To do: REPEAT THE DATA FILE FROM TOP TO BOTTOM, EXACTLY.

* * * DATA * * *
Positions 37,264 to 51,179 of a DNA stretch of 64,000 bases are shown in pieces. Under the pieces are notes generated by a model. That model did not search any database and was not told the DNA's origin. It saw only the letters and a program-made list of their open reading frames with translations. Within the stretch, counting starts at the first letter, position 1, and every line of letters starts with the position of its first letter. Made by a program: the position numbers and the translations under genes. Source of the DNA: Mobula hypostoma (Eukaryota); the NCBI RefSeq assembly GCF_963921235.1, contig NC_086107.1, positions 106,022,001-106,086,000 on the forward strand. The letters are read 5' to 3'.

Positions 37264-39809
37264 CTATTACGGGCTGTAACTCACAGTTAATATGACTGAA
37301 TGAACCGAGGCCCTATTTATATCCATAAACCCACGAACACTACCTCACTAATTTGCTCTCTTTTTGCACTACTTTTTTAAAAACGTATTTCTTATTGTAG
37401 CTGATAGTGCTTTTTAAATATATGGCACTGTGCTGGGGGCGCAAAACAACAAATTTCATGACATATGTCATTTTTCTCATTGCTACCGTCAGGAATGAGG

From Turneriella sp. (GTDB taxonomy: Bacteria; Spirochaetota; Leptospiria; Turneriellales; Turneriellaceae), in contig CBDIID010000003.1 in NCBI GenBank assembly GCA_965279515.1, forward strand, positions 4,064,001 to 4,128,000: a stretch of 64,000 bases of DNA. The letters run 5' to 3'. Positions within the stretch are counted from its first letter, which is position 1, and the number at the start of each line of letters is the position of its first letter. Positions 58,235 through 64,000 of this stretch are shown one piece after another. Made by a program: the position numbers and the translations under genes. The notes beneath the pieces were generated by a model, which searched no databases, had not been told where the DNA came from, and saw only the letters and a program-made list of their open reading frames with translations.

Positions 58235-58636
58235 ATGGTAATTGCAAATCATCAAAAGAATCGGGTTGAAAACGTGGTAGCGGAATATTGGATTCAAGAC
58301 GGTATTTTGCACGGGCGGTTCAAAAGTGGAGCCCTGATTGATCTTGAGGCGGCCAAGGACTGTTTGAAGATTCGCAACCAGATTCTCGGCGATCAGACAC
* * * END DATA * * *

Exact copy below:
Positions 37,264 to 51,179 of a DNA stretch of 64,000 bases are shown in pieces. Under the pieces are notes generated by a model. That model did not search any database and was not told the DNA's origin. It saw only the letters and a program-made list of their open reading frames with translations. Within the stretch, counting starts at the first letter, position 1, and every line of letters starts with the position of its first letter. Made by a program: the position numbers and the translations under genes. Source of the DNA: Mobula hypostoma (Eukaryota); the NCBI RefSeq assembly GCF_963921235.1, contig NC_086107.1, positions 106,022,001-106,086,000 on the forward strand. The letters are read 5' to 3'.

Positions 37264-39809
37264 CTATTACGGGCTGTAACTCACAGTTAATATGACTGAA
37301 TGAACCGAGGCCCTATTTATATCCATAAACCCACGAACACTACCTCACTAATTTGCTCTCTTTTTGCACTACTTTTTTAAAAACGTATTTCTTATTGTAG
37401 CTGATAGTGCTTTTTAAATATATGGCACTGTGCTGGGGGCGCAAAACAACAAATTTCATGACATATGTCATTTTTCTCATTGCTACCGTCAGGAATGAGG

From Turneriella sp. (GTDB taxonomy: Bacteria; Spirochaetota; Leptospiria; Turneriellales; Turneriellaceae), in contig CBDIID010000003.1 in NCBI GenBank assembly GCA_965279515.1, forward strand, positions 4,064,001 to 4,128,000: a stretch of 64,000 bases of DNA. The letters run 5' to 3'. Positions within the stretch are counted from its first letter, which is position 1, and the number at the start of each line of letters is the position of its first letter. Positions 58,235 through 64,000 of this stretch are shown one piece after another. Made by a program: the position numbers and the translations under genes. The notes beneath the pieces were generated by a model, which searched no databases, had not been told where the DNA came from, and saw only the letters and a program-made list of their open reading frames with translations.

Positions 58235-58636
58235 ATGGTAATTGCAAATCATCAAAAGAATCGGGTTGAAAACGTGGTAGCGGAATATTGGATTCAAGAC
58301 GGTATTTTGCACGGGCGGTTCAAAAGTGGAGCCCTGATTGATCTTGAGGCGGCCAAGGACTGTTTGAAGATTCGCAACCAGATTCTCGGCGATCAGACAC